FIFO work impacts the stress levels of pregnant partners

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Pregnant partners of fly-in, fly-out (FIFO) workers experience higher levels of stress compared to women whose partners work regular shift work, new research led by Curtin University has found.

The research, published in the Women and Birth Journal, examined data from a Western Australian cohort study and found that pregnant women exhibited increased levels of stress when their partner worked on a high compression roster of three weeks away and one week at home.

Co-author Dr Garth Kendall, from the School of Nursing, Midwifery and Paramedicine at Curtin University, said women were particularly vulnerable to the effects of stress during pregnancy and the absence of a partner due to working away could be an additional risk to their wellbeing.

“It is common for many Australian workers to commute long distances to work in relatively remote parts of the country in the mining and construction industries for extended periods of time, which varies from two weeks away with two weeks home, to three weeks away with only one week home,” Dr Kendall said.

“We analysed 394 families including FIFO workers, non-FIFO regular schedule workers, and non-FIFO irregular schedule workers, in order to determine whether there was an association between pregnant women’s report of stress and their partners working away.

“We found that pregnant partners of FIFO workers perceived their lives to be more stressful than women whose partner works non-FIFO regular schedules, especially when their partner worked away for longer periods of time with shorter breaks in between.”

Dr Kendall explained that the research had important implications for the health and wellbeing of pregnant women whose partners spent time away, as it was likely to have long-term health consequences for both the mother and child.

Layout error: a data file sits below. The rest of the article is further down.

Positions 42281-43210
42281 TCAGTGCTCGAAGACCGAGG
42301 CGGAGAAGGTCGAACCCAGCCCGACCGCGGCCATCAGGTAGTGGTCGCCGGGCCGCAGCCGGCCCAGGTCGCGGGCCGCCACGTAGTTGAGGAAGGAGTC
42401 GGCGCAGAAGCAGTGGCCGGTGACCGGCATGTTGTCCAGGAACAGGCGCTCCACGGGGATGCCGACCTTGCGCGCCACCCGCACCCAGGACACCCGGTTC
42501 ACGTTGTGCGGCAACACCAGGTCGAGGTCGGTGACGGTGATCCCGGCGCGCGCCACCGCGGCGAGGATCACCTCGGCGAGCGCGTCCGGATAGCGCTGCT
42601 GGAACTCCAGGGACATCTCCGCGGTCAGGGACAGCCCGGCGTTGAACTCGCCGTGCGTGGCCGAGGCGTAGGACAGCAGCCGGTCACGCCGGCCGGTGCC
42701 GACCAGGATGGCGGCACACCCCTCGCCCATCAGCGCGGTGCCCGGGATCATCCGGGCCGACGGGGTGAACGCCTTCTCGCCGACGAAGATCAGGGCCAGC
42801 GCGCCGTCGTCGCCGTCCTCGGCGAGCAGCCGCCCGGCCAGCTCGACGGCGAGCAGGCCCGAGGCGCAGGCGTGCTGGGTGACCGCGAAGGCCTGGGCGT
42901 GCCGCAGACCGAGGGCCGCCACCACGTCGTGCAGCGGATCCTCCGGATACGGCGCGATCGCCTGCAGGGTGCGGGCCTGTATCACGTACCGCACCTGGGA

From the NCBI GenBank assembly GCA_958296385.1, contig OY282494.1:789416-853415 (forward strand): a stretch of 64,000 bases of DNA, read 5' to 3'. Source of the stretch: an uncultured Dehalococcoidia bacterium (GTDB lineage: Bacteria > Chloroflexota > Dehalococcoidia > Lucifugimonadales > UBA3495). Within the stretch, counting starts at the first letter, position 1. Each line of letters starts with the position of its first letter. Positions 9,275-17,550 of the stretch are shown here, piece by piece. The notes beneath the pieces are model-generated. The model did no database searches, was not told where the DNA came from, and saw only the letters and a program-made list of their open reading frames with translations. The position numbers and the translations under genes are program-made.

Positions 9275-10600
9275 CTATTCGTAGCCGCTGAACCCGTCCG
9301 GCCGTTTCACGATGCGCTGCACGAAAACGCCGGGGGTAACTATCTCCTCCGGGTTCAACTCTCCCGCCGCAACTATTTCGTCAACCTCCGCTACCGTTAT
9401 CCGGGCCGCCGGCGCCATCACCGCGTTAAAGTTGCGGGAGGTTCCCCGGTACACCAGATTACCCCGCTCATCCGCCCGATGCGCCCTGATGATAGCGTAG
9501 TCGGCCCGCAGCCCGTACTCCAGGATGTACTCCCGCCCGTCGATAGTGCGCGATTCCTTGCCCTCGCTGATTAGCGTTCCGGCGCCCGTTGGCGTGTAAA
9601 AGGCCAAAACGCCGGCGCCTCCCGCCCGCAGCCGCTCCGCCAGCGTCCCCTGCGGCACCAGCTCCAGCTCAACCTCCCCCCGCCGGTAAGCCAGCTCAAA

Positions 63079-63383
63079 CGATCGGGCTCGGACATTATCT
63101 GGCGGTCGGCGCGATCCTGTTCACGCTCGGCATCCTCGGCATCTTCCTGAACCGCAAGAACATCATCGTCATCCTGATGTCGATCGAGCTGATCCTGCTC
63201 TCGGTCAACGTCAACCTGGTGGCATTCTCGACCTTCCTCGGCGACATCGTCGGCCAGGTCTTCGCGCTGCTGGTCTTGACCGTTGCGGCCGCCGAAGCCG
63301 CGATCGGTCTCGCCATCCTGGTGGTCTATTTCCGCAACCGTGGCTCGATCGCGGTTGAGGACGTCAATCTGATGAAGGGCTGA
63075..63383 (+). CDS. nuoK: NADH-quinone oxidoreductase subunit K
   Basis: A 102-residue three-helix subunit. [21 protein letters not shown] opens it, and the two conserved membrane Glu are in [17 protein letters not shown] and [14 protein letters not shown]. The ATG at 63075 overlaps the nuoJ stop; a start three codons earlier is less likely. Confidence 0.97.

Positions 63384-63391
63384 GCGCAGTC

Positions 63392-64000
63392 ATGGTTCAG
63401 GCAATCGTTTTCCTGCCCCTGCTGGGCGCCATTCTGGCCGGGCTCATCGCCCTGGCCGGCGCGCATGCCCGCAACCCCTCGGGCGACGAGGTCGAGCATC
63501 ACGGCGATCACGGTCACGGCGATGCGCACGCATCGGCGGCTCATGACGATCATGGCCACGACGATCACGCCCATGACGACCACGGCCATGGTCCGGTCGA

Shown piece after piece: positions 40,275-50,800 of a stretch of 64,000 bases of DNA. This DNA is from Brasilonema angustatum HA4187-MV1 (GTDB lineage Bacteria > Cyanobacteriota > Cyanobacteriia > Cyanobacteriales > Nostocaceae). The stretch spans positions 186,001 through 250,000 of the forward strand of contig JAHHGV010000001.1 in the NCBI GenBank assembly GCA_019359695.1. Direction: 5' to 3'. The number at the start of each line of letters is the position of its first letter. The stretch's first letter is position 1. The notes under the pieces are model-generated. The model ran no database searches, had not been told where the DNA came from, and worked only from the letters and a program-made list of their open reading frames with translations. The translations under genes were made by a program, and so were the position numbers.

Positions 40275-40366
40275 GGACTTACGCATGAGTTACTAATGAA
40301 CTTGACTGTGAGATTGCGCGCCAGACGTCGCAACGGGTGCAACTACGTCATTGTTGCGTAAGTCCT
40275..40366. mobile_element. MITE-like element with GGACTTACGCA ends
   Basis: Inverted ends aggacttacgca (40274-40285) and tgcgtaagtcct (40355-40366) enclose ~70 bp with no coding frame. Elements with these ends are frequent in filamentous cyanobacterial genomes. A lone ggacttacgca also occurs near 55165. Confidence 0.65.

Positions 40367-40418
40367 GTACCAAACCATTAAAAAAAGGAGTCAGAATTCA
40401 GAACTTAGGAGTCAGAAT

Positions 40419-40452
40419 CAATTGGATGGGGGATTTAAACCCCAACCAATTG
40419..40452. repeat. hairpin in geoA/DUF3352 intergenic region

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“A great deal of time spent alone and being separated from one’s partner may be a barrier to the formation of trusting, reciprocal relationships that are especially important for the mental health of pregnant women,” Dr Kendall said.

“Although these jobs usually come with rewarding financial benefits, our findings suggest that the perceived economic benefits of their work arrangements are possibly over-shadowed by the potential negative consequences for families.

“Further research is needed to focus on the health and wellbeing of pregnant partners of FIFO workers and further examine the detailed measures of FIFO schedules, as well as family sociodemographic and psychosocial characteristics, in order to identify the factors that place women at high risk of stress.”

The research was co-authored by researchers from the School of Nursing, Midwifery, and Paramedicine and the Curtin Business School at Curtin University, Telethon Kids Institute, and WZB Berlin Social Science Centre.

(Source: Curtin University, Women and Birth Journal)

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Date Created: October 28, 2018 Date Modified: October 29, 2018